I hate to play Ebenezer Scrooge as Santa Bill Gates opens Microsoft’s sack of lab goodies and comes up with something to announce for the Wall Street Journal’s D5 Conference, but the announcement of Microsoft Surface today is just rife with causes for “Bah, humbug!”
Picture a surface that can recognize physical objects from a paintbrush to a cell phone and allows hands-on, direct control of content such as photos, music and maps.
If all the specific objects for which you want to do more than daub at the surface have barcodes in infrared ink.
Surface turns an ordinary tabletop into a vibrant, dynamic surface that provides effortless interaction with all forms of digital content through natural gestures, touch and physical objects.
If your “ordinary tabletop” is augmented with thousands of dollars worth of cameras and projectors plus a translucent surface to project into.
The intuitive user interface works without a traditional mouse or keyboard, allowing people to interact with content and information on their own or collaboratively with their friends and families, just like in the real world. Surface is a 30-inch display in a table-like form factor that small groups can use at the same time. From digital finger painting to a virtual concierge, Surface brings natural interaction to the digital world in a new and exciting way.
If you want a novel diversion for preschoolers then Microsoft Surface is for you, but for anything serious it is limited to an expensive kiosk-type niche at the three reference customers and
Surface will also be made available through a distribution and development agreement with IGT (International Game Technology NYSE: IGT), a global company specializing in the design, development, manufacturing, distribution and sales of computerized gaming machines and systems products.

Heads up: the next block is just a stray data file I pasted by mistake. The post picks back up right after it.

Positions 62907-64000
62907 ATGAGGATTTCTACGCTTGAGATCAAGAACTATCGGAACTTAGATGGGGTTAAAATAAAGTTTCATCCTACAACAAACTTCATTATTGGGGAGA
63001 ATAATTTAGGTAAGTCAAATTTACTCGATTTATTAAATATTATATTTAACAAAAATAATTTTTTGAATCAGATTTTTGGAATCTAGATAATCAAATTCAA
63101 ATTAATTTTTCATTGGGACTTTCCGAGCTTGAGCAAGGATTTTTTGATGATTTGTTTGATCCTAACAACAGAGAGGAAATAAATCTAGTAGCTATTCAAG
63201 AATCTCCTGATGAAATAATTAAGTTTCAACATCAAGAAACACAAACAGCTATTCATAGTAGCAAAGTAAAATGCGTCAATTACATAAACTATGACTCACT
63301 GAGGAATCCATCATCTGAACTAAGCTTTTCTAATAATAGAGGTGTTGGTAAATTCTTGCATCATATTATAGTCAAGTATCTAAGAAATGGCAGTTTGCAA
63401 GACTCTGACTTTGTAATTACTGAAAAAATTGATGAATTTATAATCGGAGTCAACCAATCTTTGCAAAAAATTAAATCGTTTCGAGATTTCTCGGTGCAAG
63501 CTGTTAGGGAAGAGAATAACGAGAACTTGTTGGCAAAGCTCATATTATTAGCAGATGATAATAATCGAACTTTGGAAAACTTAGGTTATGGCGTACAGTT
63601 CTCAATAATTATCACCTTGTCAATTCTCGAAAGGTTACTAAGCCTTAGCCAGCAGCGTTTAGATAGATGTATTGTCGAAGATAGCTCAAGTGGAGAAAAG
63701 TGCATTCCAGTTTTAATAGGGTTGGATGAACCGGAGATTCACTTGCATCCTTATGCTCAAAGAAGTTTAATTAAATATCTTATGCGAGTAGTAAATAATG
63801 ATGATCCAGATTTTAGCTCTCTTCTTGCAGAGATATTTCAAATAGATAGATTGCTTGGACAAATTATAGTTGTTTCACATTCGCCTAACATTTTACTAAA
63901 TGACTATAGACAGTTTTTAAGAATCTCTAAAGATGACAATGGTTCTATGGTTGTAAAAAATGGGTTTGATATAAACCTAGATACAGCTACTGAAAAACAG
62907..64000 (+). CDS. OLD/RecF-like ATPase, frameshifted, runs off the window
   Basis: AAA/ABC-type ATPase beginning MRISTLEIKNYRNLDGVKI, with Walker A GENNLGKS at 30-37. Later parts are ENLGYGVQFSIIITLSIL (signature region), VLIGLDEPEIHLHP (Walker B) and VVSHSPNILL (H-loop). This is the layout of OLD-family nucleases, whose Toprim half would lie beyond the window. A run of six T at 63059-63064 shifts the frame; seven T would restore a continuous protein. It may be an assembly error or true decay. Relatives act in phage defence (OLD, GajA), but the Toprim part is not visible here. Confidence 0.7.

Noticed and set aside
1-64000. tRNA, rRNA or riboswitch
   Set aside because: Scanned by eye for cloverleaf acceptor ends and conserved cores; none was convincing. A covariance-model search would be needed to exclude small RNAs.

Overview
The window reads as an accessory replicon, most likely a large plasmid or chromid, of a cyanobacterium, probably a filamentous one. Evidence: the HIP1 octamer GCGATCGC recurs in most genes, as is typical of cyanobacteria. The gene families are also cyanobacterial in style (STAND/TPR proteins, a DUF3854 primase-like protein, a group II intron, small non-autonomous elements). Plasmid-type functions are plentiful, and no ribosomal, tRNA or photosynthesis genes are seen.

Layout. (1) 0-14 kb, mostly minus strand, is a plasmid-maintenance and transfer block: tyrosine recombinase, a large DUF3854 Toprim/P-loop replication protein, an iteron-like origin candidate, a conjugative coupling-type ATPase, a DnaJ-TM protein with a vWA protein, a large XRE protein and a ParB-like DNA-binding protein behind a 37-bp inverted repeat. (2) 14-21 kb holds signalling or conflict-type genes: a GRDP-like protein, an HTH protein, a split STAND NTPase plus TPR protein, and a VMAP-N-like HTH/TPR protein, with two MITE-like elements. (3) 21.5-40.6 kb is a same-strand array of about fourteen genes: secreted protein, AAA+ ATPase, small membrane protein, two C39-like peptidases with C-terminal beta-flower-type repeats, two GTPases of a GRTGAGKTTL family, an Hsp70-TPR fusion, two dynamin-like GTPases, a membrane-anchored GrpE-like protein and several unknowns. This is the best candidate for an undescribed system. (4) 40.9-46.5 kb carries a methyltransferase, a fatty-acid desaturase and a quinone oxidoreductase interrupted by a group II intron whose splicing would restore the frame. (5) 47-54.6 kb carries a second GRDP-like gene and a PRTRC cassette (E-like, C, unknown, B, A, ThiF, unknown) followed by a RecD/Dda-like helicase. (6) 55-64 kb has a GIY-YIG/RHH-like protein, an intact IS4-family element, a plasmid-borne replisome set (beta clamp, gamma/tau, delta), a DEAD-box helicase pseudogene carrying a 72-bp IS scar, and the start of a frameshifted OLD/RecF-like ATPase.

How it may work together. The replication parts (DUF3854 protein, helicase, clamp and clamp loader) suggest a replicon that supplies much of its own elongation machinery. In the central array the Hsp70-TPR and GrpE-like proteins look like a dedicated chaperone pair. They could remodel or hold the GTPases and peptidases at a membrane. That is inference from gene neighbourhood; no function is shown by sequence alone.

The basic problem is that while glitzy, the touch screen-like interface is severely limited in what it can do. Despite Microsoft CVP Tom Gibbons’ euphoric claim that “it’s as significant as the move from DOS [Disk Operating System] to GUI [Graphic User Interface],” the fact of the matter is that a good deal of what a normal personal computer is currently used for is not amenable to crude pseudo-physical manipulation. I thought the part in the video demo where “Hi” is scrawled on the back of a “postcard” in crude block letters and then sent off to Outlook running on the associated Vista PC was a telling example of the limitations. Outlook wasn’t set up or its address book populated by fingerpainting, and most adults have gotten beyond the “Hi” stage.
The net is that while Microsoft Surface is fine for preliterates or for a simplified UI in a kiosk, its utility stops there. The good news is that overheated hype aside, Microsoft is going after the right niche for it and not trying to pursue the consumer digital lifestyle context in which a precursor was displayed at the 2006 Consumer Electronics Show among other places.
Update: Scott Fulton at BetaNews has an even worse digital lifestyle Microsoft Surface demo.